“However, infrastructure investment niches, as highlighted by the government’s pledge to modernise its New Silk Road rail network, also create niche investment themes.”

Crabb says this network, which will link east and west China, is creating opportunities among select capital goods companies, while increased research spending and the rise of advanced manufacturing means that globally competitive companies can be picked up at attractive valuations. Meanwhile Chinese brands that benefit from increased domestic consumption also create investment opportunities.

Matthew Vaight, emerging markets fund manager at M&G Investments, is also confident on China, despite the negative headlines surrounding the country’s economic growth, bad debts and large shadow banking system. He cites many of the factor’s that Crabb finds attractive.

“Against this backdrop we think there are opportunities in China as plenty of companies are priced with a crisis in mind. We believe there will be opportunities arising from the fact that China’s economy is in transition,” the manager said.

“The old model relied on low-cost manufacturing, but China is no longer a cheap place to manufacture as rising wages are eroding its competitiveness. We are excited by the number of companies that are adjusting to this challenge.”

“We see firms moving up the value chain and focusing on high-quality, sophisticated products. Many more firms are investing in research and development and brand recognition. By focusing on innovation and quality, Chinese firms can become globally competitive.”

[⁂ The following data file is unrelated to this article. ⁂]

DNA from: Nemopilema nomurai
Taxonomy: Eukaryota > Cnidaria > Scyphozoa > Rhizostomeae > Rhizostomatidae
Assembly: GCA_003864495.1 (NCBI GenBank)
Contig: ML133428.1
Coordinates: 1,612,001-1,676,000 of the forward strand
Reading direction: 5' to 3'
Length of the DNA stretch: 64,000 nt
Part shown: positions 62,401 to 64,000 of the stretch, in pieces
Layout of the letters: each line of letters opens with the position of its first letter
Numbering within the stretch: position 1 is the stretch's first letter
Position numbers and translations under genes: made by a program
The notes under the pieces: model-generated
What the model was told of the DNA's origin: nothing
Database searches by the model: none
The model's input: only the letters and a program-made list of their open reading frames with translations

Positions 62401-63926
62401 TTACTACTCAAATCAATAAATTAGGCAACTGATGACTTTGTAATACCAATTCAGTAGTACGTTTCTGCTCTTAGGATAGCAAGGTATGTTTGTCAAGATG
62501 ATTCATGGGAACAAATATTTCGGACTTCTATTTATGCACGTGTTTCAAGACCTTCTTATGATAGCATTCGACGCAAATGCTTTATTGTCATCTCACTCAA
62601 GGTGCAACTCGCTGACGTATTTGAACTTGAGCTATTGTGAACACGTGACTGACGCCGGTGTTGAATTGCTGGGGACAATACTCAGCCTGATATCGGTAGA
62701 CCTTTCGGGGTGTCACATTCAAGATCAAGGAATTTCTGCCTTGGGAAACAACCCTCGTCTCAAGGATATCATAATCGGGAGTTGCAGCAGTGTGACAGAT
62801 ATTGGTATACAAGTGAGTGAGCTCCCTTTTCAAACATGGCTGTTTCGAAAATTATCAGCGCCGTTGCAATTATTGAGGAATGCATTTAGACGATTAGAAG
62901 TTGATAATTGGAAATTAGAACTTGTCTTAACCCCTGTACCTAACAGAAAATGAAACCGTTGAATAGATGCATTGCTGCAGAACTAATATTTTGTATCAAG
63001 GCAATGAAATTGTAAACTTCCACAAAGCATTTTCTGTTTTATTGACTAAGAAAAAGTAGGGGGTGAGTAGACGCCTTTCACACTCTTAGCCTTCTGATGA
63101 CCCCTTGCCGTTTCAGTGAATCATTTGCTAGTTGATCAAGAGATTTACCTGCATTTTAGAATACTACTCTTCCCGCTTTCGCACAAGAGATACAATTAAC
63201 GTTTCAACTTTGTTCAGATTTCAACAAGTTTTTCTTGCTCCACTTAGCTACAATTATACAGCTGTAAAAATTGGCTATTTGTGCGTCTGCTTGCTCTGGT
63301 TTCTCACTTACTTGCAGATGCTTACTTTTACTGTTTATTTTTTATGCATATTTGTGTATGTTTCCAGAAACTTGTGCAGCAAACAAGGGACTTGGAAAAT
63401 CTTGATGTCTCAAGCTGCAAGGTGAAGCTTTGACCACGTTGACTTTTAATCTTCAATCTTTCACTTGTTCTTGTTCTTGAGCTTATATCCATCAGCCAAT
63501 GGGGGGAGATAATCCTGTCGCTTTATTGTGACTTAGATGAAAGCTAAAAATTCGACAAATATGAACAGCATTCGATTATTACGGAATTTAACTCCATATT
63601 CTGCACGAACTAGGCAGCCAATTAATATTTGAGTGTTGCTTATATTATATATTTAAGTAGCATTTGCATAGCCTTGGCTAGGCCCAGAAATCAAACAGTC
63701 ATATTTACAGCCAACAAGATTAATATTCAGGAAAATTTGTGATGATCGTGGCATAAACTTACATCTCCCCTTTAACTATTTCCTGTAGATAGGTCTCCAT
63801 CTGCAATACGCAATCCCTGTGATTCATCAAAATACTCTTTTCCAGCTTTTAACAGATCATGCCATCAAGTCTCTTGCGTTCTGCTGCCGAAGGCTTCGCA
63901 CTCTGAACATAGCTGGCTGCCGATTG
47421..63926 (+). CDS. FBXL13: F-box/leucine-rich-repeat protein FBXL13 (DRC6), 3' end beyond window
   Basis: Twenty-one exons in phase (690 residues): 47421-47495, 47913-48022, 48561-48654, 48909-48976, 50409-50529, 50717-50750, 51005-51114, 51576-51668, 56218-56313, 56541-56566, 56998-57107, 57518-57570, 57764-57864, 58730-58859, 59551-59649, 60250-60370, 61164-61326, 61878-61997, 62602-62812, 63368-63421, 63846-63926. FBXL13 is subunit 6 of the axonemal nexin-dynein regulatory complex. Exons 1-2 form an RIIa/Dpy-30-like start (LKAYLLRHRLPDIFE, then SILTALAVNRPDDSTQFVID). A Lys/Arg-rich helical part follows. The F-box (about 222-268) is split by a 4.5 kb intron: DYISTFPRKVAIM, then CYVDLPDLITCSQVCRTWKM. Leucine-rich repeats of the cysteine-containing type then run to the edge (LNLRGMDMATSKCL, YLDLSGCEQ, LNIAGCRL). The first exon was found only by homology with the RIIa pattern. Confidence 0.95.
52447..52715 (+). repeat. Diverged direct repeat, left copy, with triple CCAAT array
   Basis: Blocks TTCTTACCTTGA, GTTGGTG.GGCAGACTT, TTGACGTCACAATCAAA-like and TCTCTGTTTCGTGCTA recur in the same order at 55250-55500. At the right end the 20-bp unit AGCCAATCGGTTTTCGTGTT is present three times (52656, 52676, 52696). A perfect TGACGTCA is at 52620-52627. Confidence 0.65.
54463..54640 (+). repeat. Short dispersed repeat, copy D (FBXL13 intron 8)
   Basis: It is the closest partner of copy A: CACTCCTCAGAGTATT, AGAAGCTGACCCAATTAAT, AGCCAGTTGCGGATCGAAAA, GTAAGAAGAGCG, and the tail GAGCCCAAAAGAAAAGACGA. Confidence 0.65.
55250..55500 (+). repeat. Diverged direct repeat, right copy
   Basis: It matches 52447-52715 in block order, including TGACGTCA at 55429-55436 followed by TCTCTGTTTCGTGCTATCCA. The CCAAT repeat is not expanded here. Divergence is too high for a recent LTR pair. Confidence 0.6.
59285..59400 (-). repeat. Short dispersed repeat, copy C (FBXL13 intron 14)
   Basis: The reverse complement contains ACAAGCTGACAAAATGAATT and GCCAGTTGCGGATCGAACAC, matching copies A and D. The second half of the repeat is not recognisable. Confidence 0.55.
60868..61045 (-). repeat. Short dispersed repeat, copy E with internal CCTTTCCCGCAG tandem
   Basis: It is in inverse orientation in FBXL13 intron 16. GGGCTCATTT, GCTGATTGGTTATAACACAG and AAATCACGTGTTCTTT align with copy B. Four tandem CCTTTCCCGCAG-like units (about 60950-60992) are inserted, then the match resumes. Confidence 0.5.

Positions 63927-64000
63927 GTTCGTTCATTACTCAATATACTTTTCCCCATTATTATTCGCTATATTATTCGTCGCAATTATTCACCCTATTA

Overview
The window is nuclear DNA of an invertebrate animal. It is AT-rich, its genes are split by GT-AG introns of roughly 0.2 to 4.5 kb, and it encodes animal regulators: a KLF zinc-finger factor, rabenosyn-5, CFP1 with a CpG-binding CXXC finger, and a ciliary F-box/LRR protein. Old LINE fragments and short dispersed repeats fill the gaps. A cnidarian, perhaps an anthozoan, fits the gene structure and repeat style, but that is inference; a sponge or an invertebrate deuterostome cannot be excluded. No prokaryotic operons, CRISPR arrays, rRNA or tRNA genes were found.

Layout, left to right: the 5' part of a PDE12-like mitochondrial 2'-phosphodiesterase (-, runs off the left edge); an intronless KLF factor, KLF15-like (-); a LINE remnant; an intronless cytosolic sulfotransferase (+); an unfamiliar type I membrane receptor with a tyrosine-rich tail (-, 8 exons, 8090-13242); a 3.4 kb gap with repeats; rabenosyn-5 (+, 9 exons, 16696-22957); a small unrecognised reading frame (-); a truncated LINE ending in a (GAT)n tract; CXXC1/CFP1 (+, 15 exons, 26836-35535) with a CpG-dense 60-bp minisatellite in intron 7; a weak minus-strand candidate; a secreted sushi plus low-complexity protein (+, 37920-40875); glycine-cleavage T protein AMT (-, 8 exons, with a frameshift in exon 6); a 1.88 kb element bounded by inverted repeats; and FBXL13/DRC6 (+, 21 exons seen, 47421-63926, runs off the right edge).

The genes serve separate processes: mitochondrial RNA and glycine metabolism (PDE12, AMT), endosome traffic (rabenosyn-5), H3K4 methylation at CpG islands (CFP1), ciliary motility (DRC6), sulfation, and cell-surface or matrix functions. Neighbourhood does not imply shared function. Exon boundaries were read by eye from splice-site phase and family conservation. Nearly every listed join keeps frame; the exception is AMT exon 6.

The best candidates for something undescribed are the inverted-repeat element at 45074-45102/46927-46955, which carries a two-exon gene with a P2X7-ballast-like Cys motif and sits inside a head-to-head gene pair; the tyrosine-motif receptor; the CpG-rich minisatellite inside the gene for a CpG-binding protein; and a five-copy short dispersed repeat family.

He gives the example of Greatview Aseptic Packaging, which manufactures bacteria-resistant drinks cartons, as a firm that is attempting to build a global presence with innovative products after achieving success in the local market.

Crabb also tips India, even though it was one of the best performing markets of 2014. The MSCI India index surged 31.64 per cent in 2014 after the election victory of pro-business reformist Narendra Modi bolstered investor sentiment.

Performance of indices in 2014



Source: FE Analytics


However, the manager stresses that careful stock selection is “critical” in maximising returns when it comes to India. Certain parts of the market, he explains, are now unable to adequately compensate investors for risks in holding them after their strong gains.

He singles out the consumer goods sector as one example, saying that well-owned consumer names such as ITC and Hindustan Unilever are sitting on very stretched multiples, but says other areas remain interesting.

“Many of the middle sized companies in India have been hampered by a lack of political connections and access to infrastructure, headwinds which will decline under premier Modi’s leadership. These companies also account for most of those establishing businesses in the ‘new economy’ and the associated growth,” Crabb said.

“India’s infrastructure sector is a sector that has been subjected to decades of underinvestment, and continues to be largely overlooked by investors. As a result, several of the stocks trade below book value. With inflation on a declining trend, those companies with large fixed asset bases, such as power generation companies and steel companies, could also be attractive.”



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Data provided by FE fundinfo. Care has been taken to ensure that the information is correct, but FE fundinfo neither warrants, represents nor guarantees the contents of information, nor does it accept any responsibility for errors, inaccuracies, omissions or any inconsistencies herein. Past performance does not predict future performance, it should not be the main or sole reason for making an investment decision. The value of investments and any income from them can fall as well as rise.